I recently enjoyed B.J. Best's collection of retro video game-inspired poems But Our Princess Is in Another Castle. Here's one of my favorites from the book.
Sometimes, in the closet of 3 a.m., I imagine the journey we didn’t take. The go-kart track in Fargo where we slammed around corners as easily as swinging a stopwatch on its lanyard. The clouds slinking like submarines through the ocean of an Oklahoma sky. Otters in the Snake River. The girl in the sporting goods store in Cranbrook, British Columbia—purple dress, pink hair, a skull-and-crossbones tattoo on her ankle—standing between us and the fishing poles, saying, “It’s all in the wrist, boys, it’s all in the wrist.”
Then I get out of bed, stand on the deck, look at the stars. The bullfrogs glunk their love songs to the moon. The grass blades gather beads for their morning tiaras of dew. Even the highway is done with driving for now.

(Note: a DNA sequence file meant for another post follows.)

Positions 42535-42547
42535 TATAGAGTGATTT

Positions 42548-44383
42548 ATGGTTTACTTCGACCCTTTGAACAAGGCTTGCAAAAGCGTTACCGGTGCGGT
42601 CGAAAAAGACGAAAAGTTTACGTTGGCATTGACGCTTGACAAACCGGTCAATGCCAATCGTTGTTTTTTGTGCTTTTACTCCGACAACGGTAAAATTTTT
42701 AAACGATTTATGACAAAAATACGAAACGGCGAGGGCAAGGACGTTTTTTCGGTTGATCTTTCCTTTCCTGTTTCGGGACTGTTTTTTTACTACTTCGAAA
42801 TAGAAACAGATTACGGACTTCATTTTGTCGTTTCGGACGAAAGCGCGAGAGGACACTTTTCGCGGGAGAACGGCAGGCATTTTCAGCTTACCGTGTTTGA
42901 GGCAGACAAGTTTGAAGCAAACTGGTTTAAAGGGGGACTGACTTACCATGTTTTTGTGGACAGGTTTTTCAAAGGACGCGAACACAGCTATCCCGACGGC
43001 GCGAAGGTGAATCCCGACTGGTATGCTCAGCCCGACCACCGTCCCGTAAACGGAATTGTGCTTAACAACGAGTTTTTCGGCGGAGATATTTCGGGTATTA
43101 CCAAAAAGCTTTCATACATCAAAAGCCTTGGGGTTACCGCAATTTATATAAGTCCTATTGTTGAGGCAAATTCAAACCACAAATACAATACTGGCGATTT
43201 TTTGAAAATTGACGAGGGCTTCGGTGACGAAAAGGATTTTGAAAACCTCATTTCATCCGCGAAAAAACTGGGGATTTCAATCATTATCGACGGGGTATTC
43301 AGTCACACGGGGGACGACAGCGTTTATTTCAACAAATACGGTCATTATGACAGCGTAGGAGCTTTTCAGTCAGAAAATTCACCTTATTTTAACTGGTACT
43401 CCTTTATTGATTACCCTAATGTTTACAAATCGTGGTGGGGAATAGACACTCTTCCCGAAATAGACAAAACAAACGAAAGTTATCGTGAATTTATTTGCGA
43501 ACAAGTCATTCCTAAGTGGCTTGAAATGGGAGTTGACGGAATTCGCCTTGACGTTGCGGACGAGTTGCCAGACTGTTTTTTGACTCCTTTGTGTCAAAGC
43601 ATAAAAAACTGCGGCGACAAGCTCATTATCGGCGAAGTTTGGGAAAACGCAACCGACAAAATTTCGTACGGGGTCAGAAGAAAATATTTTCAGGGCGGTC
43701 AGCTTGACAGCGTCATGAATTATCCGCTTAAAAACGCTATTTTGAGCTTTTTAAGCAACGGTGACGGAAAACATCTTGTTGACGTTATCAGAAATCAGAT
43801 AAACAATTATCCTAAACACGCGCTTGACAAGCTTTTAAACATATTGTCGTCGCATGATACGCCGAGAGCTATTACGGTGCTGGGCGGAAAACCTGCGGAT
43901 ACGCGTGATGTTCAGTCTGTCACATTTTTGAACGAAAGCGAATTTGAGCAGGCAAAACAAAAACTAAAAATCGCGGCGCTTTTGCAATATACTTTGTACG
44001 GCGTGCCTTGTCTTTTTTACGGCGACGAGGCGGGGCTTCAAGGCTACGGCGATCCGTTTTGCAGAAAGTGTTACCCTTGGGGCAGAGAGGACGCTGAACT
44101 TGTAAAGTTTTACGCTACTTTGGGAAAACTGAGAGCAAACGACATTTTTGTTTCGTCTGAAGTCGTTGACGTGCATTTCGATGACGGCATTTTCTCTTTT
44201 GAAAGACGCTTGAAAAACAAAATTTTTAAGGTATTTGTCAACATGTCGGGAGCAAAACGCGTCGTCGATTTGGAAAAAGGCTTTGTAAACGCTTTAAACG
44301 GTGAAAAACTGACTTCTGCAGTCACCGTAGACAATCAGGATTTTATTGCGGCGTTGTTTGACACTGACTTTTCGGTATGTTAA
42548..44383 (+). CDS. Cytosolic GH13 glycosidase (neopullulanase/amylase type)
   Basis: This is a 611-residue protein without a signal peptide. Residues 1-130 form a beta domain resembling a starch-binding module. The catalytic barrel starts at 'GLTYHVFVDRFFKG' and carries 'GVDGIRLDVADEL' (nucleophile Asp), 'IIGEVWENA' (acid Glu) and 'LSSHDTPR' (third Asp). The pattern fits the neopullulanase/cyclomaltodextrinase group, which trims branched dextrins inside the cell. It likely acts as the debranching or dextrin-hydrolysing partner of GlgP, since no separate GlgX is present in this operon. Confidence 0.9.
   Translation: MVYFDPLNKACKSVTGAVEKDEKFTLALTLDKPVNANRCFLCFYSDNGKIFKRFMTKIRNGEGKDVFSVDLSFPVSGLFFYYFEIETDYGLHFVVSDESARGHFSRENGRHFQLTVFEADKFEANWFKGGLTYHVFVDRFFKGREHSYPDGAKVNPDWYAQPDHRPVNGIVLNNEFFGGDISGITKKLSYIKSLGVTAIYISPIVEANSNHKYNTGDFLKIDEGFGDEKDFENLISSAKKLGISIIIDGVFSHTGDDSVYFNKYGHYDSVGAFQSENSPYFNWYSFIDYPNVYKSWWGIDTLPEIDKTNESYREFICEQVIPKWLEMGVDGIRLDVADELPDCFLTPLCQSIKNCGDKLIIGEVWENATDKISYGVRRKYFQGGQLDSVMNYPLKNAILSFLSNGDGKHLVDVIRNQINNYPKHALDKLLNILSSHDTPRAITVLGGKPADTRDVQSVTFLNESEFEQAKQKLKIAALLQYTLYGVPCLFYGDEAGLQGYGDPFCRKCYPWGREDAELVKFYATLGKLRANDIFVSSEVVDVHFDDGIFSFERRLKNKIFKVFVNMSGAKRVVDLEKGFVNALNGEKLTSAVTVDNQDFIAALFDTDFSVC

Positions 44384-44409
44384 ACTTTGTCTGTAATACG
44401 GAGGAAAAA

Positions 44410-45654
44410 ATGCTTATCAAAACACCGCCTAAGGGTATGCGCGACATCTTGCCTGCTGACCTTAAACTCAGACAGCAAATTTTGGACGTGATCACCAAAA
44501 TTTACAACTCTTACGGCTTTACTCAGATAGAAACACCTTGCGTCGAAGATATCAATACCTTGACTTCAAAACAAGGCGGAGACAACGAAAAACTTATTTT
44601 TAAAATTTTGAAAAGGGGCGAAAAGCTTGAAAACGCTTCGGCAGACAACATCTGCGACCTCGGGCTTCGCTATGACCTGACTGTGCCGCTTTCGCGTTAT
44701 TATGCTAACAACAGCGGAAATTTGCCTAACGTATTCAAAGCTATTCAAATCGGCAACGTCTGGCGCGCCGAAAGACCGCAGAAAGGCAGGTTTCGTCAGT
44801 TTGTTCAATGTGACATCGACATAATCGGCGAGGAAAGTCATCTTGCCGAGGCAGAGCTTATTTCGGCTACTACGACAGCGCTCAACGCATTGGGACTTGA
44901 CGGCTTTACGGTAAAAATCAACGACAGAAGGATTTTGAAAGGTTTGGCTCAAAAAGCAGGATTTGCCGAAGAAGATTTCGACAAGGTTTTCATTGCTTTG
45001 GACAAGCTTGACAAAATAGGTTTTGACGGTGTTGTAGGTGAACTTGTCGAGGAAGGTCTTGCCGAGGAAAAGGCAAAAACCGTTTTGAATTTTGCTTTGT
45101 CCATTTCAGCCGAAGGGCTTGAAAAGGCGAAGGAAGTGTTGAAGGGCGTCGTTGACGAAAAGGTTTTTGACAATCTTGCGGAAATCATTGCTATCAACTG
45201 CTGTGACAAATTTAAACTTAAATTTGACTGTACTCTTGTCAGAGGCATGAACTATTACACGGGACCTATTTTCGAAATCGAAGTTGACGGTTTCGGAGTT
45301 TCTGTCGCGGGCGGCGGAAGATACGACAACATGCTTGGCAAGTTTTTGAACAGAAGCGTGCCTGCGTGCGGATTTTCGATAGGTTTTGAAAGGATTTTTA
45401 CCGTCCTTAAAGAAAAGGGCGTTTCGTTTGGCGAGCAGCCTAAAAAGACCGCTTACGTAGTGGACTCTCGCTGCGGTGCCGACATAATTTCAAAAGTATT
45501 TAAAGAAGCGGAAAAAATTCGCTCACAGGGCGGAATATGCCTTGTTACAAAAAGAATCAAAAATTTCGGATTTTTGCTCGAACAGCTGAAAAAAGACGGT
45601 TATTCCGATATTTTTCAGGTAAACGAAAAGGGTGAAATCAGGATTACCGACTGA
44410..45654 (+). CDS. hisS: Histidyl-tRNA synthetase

I go back to bed, try dipping my toes in the river of sleep. I can almost picture the sunset over the Platte River we didn’t see, ripe as a nectarine, or hear water churning like an engine in a ravine below while I straddle a fallen log.
Some things are too dangerous to cross.
B.J. Best is the author of the new collection But Our Princess Is in Another Castle (Rose Metal Press) and two previous books of poetry: Birds of Wisconsin (New Rivers Press) and State Sonnets (sunnyoutside). He is also the author of three chapbooks from Centennial Press, most recently the prose poem collection Drag: Twenty Short Poems about Smoking. He teaches at Carroll University and lives in the Wisconsin countryside with one wife, one son, three cats, and nine video game systems. He asserts he is the only person in the history of the world to have beaten Super Mario Bros.—with an actual Nintendo and television—on a pontoon boat. Visit B.J.’s website.